Thursday, December 11, 2008


"What are you working on?" The kindly older gentleman seated next to me at the coffee house inquires, as I toil away the hours on my Dell laptop.

"A business plan," I say, smiling.

He grimaces. "A business plan? Ha! That's what they ask you to do before they fire you!"


Thursday, December 04, 2008

Welcome to the Bitter Barn!

Since Festivus is upon us, I think it is high time that we begin the traditional "airing of greivances" that comes along with this age-old, Seinfeldian holiday.

I'll start, okay?

I really, really believe, with my whole heart and soul and mind and being, that mass-emailed letters for "job opportunities" are the absolutest lamest method for contacting a prospective candidate, and they sort of make me hate the Internet. I am not some chump, Mass Emailed Letters for "Job Opportunities"! I am an actual, thinking, living, working person, who is frankly insulted by any form of communication that begins: "Dear Candidate". Asshole.

Yesterday, I did some light job-searching on Careerbuilder. I found an opportunity that looked somewhat appealing amidst all of the sewage that recruitment companies and scam artists post. And lo! The ad copy read: No online or emailed applications. We believe you are more than just your resume. Call our HR department directly, at...

Angels began an Hallelujah chorus in my mind's soundtrack. I called immediately. The conversation went like this:

"Dave": Hello! Are you calling about the ad online?

HV, smiling: Yes! I am interested in X opportunity!

"Dave": Wonderful! Let me just ask you some questions. Name? Email? Address? Background? Degree?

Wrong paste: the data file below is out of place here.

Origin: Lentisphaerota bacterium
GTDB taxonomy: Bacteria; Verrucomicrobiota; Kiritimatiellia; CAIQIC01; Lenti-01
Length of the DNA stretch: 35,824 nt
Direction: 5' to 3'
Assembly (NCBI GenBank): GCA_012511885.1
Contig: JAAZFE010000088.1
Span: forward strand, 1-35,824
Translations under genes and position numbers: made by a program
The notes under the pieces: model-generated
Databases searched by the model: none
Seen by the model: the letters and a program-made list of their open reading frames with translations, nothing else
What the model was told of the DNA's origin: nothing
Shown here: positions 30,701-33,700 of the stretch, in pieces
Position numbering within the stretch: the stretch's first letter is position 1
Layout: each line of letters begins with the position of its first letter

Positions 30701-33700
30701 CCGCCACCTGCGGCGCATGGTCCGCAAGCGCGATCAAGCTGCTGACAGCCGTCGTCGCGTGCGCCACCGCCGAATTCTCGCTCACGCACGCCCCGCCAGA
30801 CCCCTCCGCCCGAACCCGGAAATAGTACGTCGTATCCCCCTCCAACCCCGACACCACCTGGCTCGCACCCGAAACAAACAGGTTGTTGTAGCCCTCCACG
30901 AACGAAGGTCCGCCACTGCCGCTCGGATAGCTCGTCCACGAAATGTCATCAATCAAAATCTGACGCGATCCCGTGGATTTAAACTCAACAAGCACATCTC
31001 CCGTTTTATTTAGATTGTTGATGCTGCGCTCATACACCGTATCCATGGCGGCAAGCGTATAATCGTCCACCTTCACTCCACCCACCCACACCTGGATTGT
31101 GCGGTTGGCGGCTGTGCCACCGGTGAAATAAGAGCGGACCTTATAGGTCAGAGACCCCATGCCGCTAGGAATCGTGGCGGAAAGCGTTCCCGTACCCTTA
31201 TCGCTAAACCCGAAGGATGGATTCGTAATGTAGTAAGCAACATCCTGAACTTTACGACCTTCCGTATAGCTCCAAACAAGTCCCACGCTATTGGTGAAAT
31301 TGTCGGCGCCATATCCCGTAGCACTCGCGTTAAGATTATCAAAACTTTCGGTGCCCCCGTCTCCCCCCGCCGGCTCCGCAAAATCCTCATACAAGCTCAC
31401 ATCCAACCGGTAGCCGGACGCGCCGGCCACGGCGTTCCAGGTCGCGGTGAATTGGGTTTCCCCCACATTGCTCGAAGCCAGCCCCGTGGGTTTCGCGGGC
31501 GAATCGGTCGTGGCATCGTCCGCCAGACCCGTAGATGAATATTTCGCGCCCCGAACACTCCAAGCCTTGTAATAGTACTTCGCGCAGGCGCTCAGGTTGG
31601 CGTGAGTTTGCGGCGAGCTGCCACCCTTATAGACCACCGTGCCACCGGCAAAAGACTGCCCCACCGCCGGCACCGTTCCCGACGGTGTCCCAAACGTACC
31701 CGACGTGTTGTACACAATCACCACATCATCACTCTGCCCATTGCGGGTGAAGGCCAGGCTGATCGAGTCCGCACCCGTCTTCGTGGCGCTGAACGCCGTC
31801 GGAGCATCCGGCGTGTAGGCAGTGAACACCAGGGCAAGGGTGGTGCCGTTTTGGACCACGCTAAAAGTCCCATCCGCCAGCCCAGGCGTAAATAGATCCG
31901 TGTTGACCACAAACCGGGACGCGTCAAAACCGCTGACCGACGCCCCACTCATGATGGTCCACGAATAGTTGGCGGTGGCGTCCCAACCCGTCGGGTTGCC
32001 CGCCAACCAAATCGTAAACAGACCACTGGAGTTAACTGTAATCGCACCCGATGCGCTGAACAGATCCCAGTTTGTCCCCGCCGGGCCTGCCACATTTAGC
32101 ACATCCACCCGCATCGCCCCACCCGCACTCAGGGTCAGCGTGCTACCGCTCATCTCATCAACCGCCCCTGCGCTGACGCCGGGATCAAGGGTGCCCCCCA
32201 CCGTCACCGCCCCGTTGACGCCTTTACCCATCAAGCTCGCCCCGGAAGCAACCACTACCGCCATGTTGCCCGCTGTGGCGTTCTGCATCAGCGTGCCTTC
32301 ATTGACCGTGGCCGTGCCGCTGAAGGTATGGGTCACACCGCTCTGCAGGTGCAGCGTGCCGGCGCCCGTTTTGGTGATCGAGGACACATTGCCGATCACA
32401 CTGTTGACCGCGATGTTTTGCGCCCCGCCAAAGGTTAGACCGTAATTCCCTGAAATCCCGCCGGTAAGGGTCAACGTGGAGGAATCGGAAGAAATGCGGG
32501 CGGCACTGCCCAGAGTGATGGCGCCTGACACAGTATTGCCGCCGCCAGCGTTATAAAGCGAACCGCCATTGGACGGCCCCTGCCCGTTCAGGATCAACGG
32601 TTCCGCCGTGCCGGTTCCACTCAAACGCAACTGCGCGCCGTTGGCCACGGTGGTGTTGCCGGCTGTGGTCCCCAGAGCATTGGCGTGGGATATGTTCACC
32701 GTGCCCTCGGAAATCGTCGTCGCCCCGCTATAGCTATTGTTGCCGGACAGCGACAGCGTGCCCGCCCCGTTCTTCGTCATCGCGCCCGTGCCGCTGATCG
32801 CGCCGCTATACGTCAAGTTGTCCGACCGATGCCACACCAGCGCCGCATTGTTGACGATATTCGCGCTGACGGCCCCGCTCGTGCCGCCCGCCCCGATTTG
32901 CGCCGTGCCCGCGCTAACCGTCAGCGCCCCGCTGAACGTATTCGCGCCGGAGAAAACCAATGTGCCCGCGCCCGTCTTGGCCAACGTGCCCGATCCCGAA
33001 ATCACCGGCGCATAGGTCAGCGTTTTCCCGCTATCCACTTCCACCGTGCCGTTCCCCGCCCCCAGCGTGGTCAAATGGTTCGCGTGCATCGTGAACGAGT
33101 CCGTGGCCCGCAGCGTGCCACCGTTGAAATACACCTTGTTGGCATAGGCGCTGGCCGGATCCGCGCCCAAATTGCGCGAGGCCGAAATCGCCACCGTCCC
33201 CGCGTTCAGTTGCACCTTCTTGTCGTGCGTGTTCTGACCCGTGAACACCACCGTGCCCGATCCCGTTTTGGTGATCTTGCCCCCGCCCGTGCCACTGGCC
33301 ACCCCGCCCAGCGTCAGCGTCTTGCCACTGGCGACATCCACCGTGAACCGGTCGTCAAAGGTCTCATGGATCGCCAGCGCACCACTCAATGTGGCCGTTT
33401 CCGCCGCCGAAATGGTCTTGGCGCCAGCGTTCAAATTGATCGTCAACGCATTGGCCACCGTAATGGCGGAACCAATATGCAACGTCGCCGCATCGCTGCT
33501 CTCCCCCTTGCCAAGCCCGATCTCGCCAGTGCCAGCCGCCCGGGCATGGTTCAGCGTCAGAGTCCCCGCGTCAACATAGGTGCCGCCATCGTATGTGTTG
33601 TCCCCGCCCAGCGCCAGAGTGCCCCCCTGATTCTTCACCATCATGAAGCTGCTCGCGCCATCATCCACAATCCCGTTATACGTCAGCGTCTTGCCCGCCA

HV answers all that is asked, delighted at "Dave's" attentiveness.

"Dave": OK, we are a firm representing many Fortune 500 companies in the area. I am going to send you a packet to fill out and get back to us. We do background screening for these companies first, and then we'll set you up with a floppity-jillion interviews and you'll make $500,000 in your first 3 months. And the best part is, it only costs you $29!

HV, dejectedly: Wait... You want me to pay you $29? Isn't your fee typically provided by the client?

"Dave", condescendingly: Is $29 a problem for you?

HV, sarcastically: No, "Dave", I can afford it. I have just never heard of such a thing.

"Dave": Well, we have to pre-screen for our clients!

HV, resignedly: Well, you can send me the packet and I'll take a look.

"Dave": Fantastic. Now, would you like to pay by debit or credit card?

HV, angrily: Seriously, "Dave"? I don't know you from Adam, and you want me to give you my credit card information?

"Dave", smugly: Call us when you're ready. [Hangs up abruptly.]

Which brings me to my next grievance: I fucking hate "Dave".